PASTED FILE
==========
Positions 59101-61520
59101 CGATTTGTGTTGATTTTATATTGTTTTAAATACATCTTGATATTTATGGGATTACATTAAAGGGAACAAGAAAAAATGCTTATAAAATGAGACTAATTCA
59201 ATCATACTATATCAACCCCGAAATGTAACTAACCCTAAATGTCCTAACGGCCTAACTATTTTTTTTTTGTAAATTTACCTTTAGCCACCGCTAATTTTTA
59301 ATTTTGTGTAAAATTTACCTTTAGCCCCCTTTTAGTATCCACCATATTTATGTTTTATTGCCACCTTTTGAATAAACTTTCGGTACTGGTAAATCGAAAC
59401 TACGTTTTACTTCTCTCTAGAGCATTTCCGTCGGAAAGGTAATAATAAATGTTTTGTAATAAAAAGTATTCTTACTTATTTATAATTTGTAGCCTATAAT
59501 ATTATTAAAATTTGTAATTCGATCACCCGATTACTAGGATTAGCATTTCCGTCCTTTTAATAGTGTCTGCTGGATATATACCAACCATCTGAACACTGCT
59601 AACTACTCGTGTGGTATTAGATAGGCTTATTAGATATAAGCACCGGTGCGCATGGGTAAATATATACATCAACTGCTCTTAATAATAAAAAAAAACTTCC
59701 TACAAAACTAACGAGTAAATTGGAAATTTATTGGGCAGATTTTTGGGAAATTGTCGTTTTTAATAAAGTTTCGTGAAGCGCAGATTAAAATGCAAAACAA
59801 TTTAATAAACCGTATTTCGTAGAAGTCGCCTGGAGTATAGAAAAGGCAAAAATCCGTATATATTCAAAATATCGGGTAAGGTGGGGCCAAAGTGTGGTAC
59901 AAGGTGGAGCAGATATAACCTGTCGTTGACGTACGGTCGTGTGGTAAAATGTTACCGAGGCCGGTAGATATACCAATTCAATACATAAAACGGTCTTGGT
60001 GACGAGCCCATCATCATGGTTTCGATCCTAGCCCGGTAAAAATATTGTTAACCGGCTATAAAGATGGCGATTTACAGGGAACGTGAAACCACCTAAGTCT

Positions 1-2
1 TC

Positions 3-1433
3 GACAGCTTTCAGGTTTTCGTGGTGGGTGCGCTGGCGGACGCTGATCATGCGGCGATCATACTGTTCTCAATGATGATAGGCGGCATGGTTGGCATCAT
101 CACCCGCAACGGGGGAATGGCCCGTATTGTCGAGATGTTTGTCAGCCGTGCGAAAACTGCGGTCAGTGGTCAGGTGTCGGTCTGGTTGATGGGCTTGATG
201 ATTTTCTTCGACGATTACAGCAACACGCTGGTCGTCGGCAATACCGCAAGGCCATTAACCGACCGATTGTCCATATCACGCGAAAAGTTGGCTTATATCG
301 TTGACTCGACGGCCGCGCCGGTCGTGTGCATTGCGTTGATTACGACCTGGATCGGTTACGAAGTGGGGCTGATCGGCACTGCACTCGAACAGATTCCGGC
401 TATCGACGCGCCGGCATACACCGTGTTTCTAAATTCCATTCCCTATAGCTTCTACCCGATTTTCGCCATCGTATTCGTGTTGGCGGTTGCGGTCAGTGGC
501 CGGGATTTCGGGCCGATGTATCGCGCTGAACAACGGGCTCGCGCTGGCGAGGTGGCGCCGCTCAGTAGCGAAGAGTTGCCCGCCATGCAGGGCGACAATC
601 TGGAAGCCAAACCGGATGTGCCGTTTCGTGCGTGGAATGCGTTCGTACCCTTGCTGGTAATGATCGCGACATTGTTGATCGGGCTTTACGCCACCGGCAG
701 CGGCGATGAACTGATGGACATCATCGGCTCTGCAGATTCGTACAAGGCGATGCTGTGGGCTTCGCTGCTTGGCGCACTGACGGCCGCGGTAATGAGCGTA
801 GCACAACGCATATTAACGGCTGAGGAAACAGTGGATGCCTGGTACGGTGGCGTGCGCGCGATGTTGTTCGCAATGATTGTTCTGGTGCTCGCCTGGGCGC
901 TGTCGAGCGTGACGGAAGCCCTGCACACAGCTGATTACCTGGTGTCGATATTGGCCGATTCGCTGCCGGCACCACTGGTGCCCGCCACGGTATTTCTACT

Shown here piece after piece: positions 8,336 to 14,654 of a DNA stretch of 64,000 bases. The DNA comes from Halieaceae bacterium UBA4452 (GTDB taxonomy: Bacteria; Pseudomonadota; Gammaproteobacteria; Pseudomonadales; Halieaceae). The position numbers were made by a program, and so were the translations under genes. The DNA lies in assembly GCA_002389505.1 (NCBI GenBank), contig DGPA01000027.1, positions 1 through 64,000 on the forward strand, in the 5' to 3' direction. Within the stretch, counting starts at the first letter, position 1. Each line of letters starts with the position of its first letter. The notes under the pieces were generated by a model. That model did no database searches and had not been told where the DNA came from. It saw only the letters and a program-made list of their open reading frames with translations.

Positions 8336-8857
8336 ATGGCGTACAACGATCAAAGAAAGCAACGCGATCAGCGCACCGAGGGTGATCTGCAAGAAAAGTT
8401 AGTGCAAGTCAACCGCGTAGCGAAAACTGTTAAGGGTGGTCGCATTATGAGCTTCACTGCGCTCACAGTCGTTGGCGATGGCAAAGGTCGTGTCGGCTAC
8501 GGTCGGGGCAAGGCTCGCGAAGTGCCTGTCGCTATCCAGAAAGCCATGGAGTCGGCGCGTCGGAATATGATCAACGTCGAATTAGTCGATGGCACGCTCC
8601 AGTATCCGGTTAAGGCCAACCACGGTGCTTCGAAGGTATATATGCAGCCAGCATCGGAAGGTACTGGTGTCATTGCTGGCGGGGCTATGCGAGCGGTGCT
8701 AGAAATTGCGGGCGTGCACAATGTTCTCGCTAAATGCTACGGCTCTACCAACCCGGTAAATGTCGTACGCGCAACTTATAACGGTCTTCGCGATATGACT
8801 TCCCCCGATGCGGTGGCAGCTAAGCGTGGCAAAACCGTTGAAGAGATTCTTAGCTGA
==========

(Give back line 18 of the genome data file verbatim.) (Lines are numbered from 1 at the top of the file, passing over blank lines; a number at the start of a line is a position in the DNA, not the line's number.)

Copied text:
301 TTGACTCGACGGCCGCGCCGGTCGTGTGCATTGCGTTGATTACGACCTGGATCGGTTACGAAGTGGGGCTGATCGGCACTGCACTCGAACAGATTCCGGC